Recipes

Interactive Interview With Grannie Pam

grannie pam

Photo courtesy of Grannie Pam Peters

Many of our longest The Survivalist Blog readers requested a recipe section be added to the website. Dan thought that was a superb idea and got busy creating a new section that would provide useful survival, homesteading, and off grid cooking recipes.



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The recipe section request sparked an idea for another new, and I believe, one of a kind, prepper website offering. After finishing my first recipe article, I mentioned the idea of interviewing renowned prepping cook, Grannie Pam (Pamela Gail Peters) for the section.

When I began designing the interview, I thought it would be really cool if it was interactive so the readers could post their own survival cooking questions and get some responses from an expert in the food growing, preserving, and cooking field.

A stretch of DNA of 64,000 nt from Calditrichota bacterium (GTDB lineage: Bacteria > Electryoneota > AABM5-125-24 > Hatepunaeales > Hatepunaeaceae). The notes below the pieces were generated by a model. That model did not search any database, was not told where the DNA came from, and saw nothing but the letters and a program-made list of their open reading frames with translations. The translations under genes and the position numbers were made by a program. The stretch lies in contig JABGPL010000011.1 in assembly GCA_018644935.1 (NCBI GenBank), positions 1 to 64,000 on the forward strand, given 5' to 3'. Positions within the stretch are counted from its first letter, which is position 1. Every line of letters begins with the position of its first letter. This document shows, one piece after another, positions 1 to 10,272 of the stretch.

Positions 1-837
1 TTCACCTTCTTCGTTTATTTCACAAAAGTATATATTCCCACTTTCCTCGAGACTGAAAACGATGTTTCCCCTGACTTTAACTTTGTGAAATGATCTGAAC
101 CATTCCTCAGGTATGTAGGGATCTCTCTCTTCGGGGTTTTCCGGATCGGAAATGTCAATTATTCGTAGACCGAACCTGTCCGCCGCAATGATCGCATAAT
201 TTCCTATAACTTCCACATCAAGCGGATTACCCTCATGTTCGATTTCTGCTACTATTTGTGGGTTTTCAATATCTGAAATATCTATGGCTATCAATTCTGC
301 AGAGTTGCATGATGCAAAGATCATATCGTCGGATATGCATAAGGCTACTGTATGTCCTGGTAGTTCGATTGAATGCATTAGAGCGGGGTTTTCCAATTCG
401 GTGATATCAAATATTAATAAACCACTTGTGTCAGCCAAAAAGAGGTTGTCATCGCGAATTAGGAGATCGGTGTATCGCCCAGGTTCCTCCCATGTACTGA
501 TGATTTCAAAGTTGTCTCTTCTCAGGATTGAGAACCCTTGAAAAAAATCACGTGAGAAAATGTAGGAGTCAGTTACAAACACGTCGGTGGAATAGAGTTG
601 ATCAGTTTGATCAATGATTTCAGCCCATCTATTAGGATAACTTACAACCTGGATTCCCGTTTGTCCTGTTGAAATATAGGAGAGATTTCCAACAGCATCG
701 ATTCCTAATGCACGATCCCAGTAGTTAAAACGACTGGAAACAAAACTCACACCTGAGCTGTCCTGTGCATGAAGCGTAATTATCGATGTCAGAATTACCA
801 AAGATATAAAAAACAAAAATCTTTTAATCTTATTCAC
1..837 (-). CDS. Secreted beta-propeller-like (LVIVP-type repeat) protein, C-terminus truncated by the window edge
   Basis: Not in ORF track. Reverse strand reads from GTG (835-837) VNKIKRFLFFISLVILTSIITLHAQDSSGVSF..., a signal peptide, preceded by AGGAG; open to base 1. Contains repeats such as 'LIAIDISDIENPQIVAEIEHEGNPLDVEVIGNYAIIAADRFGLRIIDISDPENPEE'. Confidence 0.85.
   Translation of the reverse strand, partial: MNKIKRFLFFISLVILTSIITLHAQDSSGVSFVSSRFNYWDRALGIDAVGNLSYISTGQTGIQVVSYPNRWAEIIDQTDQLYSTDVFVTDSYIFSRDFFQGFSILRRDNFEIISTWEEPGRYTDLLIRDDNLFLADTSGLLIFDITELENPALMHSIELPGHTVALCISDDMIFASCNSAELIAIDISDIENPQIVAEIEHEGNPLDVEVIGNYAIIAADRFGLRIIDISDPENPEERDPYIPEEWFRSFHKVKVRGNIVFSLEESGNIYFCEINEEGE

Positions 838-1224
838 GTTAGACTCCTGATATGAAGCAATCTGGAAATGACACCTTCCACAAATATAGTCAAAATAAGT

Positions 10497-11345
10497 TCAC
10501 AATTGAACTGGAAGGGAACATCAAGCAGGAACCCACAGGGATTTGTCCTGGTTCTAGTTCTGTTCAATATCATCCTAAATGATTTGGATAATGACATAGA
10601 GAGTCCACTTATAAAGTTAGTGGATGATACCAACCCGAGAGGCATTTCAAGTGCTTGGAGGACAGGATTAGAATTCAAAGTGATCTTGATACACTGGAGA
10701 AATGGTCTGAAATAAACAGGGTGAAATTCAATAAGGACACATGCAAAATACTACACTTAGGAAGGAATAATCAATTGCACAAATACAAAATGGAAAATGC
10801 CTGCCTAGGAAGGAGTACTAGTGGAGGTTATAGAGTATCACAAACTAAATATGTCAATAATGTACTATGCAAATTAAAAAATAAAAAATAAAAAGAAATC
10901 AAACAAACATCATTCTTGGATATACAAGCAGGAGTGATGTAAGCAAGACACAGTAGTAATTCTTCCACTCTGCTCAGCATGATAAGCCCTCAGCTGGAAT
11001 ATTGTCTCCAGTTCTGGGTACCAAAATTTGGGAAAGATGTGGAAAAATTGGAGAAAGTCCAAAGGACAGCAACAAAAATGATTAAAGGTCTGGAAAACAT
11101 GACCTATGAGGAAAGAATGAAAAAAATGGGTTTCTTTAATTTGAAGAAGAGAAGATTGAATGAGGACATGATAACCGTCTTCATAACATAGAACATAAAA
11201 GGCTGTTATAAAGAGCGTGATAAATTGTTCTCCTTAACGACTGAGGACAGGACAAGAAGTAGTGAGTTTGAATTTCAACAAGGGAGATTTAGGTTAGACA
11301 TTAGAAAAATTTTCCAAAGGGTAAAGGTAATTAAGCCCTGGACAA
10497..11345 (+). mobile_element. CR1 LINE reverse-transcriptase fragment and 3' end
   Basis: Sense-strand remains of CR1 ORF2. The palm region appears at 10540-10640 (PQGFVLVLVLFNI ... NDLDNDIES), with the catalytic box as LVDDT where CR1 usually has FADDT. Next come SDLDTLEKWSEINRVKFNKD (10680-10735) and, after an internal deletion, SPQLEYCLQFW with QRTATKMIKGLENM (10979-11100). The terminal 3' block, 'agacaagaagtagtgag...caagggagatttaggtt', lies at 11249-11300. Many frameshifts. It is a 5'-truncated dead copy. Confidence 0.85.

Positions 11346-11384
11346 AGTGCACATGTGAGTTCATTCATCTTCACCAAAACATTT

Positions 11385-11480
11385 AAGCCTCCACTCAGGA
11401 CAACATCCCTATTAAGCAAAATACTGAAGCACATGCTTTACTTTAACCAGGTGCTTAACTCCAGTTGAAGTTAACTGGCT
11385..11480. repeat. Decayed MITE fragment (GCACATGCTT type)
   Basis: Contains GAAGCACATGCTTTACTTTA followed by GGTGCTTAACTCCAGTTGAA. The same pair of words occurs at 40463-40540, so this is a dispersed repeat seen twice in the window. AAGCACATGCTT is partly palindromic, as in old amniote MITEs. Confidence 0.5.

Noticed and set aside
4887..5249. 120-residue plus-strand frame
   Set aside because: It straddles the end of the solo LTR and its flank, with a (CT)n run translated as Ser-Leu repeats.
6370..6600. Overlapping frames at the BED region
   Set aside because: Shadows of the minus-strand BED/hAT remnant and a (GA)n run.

Out of those thoughts the idea for yet another new section was born. Dan is always able to spot a great idea and equally eager to help provide insightful, actionable, and educational learning experiences to help fellow preppers.

Here is how the interactive interview format will work. I will write a promo piece for the interview, including an introduction to our expert guest. In the comments section below you can submit questions that will be included in my interview. Once the piece if published, on this same page, the guest expert will be invited to respond to your post-interview questions and comments, as well.

Now, let’s virtually meet Grannie Pam…